Clowns and Coke


"Fresh Fish", by Mr. Fish (Dwanye Booth)Mr. Fish sounds off on the transformation of modern journalism—

In fact, if you were to compare the old, pre-merger LA Weekly and, while you’re at it, the Village Voice from 5 or 10 or 30 years ago, with today’s versions you’d see how Mr. Fish (not to mention Norman Mailer, Ezra Pound, Henry Miller, Barbara Garson, Katherine Anne Porter, M.S. Cone, James Baldwin, E.E. Cummings, Nat Hentoff, Marc Cooper, Ted Hoagland, Tom Stoppard, Lorraine Hansberry, Allen Ginsberg, Joshua Clover, Jules Feiffer and R. Crumb) no longer fits in with the TMZ/Your-ad-here!/journalism-produced-cheaply-will-produce-cheap-journalism look of the papers.

I recently received a letter from someone bemoaning the obvious drop in quality of the LA Weekly, as evidenced by the paper’s online incarnation, by saying that, “If I knew nothing about LA, I would think all that went on there were Burlesque shows.”

No kidding.

Sure, in response to a shitty economy and a pandemic shift by news junkies from pulp to PC, there have been definite changes in the print media industry over the last five years. And, sure, attempts to restructure the financial model on any business institution that sees its profit margins shrinking will always have some effect on the product that’s being produced, but mustn’t a shift to protect the body of an organization take special care not to jeopardize serious trauma to the head as well?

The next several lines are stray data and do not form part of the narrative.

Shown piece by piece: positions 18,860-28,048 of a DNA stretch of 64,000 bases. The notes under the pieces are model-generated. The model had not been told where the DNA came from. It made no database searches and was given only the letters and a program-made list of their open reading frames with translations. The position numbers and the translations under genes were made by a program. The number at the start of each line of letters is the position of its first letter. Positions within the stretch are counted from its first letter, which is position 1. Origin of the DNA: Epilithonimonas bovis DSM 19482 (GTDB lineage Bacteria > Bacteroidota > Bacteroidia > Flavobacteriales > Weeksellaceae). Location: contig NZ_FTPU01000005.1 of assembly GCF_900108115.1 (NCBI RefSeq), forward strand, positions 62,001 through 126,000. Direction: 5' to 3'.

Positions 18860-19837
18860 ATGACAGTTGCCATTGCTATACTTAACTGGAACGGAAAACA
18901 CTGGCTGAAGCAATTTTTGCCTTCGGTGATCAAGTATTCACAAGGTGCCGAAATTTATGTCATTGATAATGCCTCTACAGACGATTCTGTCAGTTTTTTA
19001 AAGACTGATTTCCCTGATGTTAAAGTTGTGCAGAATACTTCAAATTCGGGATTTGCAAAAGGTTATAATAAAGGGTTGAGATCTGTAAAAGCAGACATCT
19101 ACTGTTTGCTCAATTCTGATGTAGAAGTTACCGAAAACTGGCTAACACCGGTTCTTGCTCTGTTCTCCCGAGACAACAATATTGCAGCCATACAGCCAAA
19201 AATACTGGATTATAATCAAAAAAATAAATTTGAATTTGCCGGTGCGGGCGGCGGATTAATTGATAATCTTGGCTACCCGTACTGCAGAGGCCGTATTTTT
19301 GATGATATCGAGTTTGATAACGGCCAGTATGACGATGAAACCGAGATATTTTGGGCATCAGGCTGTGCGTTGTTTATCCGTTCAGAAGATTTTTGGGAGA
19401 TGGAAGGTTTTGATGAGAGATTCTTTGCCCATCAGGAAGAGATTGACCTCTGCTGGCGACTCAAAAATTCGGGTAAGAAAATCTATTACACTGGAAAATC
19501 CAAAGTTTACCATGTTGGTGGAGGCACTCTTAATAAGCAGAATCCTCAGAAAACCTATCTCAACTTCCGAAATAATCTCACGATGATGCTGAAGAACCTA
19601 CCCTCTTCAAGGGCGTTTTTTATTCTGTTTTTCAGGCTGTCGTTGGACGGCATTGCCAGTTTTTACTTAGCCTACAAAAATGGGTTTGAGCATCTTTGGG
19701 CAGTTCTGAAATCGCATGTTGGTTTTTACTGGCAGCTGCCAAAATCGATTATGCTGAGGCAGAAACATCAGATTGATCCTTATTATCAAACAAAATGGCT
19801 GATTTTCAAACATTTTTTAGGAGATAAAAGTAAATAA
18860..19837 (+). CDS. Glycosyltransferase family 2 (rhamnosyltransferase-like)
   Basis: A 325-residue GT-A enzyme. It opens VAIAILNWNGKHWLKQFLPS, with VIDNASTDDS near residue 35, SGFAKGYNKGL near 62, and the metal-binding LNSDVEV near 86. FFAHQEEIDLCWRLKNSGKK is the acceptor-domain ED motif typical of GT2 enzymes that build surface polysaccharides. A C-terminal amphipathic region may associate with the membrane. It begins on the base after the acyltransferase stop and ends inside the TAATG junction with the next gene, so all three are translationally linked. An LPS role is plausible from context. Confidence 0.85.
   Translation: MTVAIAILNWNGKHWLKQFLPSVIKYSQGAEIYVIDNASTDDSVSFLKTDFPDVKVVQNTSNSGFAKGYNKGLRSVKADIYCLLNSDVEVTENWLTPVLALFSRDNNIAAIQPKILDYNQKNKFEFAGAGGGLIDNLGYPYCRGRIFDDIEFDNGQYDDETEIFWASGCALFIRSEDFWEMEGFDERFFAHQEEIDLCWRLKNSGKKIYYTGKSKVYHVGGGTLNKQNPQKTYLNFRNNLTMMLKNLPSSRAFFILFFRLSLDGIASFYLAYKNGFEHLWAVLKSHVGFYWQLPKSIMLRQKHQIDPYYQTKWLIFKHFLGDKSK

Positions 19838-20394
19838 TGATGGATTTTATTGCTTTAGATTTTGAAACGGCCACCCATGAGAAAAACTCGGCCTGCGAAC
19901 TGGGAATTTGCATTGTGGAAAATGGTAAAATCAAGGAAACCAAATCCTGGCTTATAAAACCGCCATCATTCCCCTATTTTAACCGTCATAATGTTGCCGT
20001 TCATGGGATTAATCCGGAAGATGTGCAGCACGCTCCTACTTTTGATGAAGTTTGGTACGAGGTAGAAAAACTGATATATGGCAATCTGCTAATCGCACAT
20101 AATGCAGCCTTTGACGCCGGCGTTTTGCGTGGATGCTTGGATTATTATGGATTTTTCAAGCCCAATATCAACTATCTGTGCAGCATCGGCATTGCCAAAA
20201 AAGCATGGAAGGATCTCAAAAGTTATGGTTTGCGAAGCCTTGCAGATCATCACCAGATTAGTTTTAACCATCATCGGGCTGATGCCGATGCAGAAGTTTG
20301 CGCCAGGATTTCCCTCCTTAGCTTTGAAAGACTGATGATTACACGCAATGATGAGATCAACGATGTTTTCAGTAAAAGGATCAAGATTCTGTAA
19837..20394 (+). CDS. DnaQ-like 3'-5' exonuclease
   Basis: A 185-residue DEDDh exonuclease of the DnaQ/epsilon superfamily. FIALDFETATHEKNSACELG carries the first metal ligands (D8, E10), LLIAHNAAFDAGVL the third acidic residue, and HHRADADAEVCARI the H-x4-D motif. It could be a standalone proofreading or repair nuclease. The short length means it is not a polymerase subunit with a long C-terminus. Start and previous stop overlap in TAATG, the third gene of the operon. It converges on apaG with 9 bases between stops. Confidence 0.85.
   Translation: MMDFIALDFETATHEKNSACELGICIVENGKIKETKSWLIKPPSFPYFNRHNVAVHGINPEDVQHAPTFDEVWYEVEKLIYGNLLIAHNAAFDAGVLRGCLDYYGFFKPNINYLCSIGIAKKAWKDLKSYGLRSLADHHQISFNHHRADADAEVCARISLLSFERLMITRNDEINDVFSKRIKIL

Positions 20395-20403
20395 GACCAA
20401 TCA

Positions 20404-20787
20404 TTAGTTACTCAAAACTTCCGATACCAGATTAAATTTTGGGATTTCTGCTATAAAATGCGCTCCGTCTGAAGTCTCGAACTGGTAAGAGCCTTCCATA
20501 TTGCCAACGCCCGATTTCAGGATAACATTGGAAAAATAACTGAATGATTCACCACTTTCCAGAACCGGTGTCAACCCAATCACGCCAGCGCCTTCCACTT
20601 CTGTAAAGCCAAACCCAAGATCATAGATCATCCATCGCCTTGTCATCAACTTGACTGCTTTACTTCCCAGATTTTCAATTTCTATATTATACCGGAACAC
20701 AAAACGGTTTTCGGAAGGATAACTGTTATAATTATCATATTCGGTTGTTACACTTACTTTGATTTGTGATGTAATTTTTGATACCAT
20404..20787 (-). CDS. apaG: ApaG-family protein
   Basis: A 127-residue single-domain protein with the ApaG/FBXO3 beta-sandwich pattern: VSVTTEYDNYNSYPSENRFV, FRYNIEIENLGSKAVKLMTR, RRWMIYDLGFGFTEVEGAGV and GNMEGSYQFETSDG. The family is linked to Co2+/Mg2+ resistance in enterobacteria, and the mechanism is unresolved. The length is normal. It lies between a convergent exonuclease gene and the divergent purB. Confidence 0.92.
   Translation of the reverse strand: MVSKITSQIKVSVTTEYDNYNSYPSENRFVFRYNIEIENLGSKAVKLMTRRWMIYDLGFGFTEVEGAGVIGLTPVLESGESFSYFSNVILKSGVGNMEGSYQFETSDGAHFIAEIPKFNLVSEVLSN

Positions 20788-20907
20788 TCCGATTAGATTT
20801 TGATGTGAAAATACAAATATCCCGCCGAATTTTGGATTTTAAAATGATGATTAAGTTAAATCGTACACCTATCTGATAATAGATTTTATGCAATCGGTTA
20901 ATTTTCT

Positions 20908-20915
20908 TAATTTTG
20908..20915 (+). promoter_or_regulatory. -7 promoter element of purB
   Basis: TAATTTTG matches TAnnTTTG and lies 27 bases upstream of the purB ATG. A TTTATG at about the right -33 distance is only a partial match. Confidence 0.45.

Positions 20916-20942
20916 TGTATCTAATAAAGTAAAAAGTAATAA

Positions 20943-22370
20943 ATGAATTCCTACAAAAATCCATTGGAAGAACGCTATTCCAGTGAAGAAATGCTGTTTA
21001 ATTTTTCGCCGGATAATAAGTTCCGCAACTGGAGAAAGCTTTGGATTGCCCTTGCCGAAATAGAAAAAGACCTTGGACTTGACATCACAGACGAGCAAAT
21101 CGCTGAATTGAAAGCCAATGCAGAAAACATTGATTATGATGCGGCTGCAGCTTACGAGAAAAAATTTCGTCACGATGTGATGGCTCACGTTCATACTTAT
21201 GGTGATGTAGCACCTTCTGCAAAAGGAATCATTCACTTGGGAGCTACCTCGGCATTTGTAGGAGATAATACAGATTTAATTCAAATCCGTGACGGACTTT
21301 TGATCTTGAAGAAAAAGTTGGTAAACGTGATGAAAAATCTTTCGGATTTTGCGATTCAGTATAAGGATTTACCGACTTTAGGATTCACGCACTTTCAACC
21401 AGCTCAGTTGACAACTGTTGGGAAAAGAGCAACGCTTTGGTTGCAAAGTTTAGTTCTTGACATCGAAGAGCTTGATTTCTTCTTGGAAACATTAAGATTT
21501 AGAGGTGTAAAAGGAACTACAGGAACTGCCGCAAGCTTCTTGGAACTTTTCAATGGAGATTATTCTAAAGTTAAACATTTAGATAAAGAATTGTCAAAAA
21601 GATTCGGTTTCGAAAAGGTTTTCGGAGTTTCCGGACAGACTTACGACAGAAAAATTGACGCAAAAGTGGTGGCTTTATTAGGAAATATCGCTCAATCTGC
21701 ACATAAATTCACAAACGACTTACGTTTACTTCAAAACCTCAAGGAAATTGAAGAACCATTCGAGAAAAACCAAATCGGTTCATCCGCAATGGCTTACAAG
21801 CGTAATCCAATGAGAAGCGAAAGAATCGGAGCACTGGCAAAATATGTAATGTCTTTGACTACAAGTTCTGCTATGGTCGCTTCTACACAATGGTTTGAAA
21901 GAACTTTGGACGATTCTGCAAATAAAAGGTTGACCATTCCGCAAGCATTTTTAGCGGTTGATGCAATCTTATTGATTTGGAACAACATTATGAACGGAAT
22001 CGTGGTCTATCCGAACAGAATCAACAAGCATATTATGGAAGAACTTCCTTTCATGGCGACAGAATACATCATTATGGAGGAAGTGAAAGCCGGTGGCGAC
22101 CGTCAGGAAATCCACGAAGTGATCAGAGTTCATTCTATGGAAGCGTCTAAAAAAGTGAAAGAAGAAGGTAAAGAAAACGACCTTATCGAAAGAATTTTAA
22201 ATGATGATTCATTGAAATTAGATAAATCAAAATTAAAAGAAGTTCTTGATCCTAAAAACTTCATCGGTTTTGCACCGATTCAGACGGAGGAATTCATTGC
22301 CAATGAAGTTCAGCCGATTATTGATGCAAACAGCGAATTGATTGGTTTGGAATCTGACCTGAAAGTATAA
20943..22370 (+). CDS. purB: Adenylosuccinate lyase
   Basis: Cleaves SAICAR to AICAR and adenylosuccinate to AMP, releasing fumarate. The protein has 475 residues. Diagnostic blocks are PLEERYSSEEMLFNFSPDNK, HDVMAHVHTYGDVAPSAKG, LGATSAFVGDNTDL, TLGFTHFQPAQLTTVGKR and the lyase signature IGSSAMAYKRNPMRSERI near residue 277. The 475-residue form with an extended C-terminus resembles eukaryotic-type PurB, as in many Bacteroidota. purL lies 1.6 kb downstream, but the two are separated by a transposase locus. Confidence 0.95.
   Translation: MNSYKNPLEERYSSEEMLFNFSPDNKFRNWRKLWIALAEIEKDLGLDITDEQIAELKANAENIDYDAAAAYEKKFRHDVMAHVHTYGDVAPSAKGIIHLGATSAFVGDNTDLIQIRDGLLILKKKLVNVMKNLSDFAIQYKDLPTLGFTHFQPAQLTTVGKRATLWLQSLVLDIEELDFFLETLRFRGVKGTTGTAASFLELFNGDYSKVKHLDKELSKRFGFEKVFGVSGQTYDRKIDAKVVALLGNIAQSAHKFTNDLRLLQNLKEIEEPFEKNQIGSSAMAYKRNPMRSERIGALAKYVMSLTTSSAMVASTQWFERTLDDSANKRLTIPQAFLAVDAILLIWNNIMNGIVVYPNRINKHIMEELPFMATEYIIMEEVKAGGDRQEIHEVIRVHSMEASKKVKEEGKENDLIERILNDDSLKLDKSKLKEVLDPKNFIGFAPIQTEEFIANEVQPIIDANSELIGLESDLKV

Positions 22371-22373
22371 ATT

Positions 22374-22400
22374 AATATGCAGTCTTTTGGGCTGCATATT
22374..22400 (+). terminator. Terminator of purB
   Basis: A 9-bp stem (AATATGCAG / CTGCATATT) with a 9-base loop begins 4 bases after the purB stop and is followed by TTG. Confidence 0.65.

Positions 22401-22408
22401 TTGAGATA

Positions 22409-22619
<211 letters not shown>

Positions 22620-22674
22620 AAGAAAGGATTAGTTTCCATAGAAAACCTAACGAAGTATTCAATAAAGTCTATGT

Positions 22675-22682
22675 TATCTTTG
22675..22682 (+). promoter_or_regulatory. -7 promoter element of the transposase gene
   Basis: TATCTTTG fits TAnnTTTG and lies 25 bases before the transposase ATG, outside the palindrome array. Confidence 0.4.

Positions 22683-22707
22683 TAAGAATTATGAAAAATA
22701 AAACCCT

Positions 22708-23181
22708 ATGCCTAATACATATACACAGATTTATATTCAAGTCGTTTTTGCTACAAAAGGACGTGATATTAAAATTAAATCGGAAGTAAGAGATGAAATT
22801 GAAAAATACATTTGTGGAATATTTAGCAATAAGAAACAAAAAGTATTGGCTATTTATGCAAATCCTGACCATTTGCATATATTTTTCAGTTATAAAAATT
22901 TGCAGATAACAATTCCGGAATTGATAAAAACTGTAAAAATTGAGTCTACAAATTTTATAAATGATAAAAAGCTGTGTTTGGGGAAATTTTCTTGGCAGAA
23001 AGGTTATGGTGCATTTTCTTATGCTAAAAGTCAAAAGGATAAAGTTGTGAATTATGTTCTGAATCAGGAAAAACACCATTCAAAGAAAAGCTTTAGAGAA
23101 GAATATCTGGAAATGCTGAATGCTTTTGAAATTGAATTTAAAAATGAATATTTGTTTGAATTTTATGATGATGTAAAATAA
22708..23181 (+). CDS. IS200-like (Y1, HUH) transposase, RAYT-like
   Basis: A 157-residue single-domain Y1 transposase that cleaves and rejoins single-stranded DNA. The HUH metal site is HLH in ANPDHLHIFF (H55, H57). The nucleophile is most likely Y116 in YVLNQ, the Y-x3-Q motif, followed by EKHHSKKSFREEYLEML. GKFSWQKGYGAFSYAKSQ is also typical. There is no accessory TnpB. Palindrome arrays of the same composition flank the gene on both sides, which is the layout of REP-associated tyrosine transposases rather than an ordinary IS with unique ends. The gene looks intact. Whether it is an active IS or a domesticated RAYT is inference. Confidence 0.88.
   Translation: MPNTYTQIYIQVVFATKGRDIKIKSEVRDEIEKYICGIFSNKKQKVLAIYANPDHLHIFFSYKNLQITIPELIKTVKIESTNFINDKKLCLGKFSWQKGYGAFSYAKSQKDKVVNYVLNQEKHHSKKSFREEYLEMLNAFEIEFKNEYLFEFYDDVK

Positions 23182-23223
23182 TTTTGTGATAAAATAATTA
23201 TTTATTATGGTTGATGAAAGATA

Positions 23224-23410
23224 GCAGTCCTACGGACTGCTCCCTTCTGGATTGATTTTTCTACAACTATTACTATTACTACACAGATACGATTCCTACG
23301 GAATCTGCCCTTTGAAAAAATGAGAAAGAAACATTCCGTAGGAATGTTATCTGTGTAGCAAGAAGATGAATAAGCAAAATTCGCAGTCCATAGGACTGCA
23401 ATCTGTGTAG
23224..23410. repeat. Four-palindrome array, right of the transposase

Does an incoming administration really assert its authority when it rips up the old Constitution so beloved by those it seeks to rule, saying, “This thing is pointless – it was written with a feather! We have Microsoft Office now!” or does it merely demonstrate its own arrogance and self-centeredness and misguided sense of intellectual privilege?

Haven’t we learned anything from the New Coke fiasco from the 1980s, for Christsakes?

—and, of course, his dismissal from the L. A. Weekly newspaper.

Once upon a time ….

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Um … yeah


Things you don’t really want to see … or maybe you do. Mr. Fish (aka Dwayne Booth) on a man, his dog, and something I just don’t want to explain:

To be fair, Mr. Fish is also the source of a couple of the funniest cartoons I’ve seen lately, including the real reason behind the drug war:

Smug in motion


Because we all love the smug humor of the cartoons in The New Yorker … right?

Anyway, in case you haven’t heard, the damn things are animated now. I don’t know why, but they remind me of those all-purpose greeting cards. You know, the ones with the stupid joke on the front, and nothing inside?

Kind of like the print-edition cartoons, I suppose, but in motion.